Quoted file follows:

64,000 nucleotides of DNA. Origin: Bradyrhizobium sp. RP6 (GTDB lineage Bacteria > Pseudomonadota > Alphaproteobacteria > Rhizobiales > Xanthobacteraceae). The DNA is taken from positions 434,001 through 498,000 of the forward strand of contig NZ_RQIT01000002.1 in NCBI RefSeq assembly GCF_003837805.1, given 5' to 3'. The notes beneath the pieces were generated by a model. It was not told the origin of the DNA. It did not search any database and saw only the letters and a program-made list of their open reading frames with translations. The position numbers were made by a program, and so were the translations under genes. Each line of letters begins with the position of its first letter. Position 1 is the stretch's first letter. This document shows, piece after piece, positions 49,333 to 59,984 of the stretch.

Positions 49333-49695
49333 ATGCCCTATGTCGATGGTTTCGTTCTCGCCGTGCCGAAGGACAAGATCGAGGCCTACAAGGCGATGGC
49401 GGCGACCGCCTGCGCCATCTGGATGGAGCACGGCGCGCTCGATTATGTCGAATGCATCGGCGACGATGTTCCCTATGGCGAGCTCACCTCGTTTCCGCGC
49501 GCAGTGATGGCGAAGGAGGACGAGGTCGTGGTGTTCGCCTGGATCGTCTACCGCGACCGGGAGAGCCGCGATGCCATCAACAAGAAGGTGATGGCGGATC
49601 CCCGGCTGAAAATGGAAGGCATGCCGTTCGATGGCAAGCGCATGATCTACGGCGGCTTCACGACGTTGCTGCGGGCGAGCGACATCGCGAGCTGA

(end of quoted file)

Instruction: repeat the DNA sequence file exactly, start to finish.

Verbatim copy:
64,000 nucleotides of DNA. Origin: Bradyrhizobium sp. RP6 (GTDB lineage Bacteria > Pseudomonadota > Alphaproteobacteria > Rhizobiales > Xanthobacteraceae). The DNA is taken from positions 434,001 through 498,000 of the forward strand of contig NZ_RQIT01000002.1 in NCBI RefSeq assembly GCF_003837805.1, given 5' to 3'. The notes beneath the pieces were generated by a model. It was not told the origin of the DNA. It did not search any database and saw only the letters and a program-made list of their open reading frames with translations. The position numbers were made by a program, and so were the translations under genes. Each line of letters begins with the position of its first letter. Position 1 is the stretch's first letter. This document shows, piece after piece, positions 49,333 to 59,984 of the stretch.

Positions 49333-49695
49333 ATGCCCTATGTCGATGGTTTCGTTCTCGCCGTGCCGAAGGACAAGATCGAGGCCTACAAGGCGATGGC
49401 GGCGACCGCCTGCGCCATCTGGATGGAGCACGGCGCGCTCGATTATGTCGAATGCATCGGCGACGATGTTCCCTATGGCGAGCTCACCTCGTTTCCGCGC
49501 GCAGTGATGGCGAAGGAGGACGAGGTCGTGGTGTTCGCCTGGATCGTCTACCGCGACCGGGAGAGCCGCGATGCCATCAACAAGAAGGTGATGGCGGATC
49601 CCCGGCTGAAAATGGAAGGCATGCCGTTCGATGGCAAGCGCATGATCTACGGCGGCTTCACGACGTTGCTGCGGGCGAGCGACATCGCGAGCTGA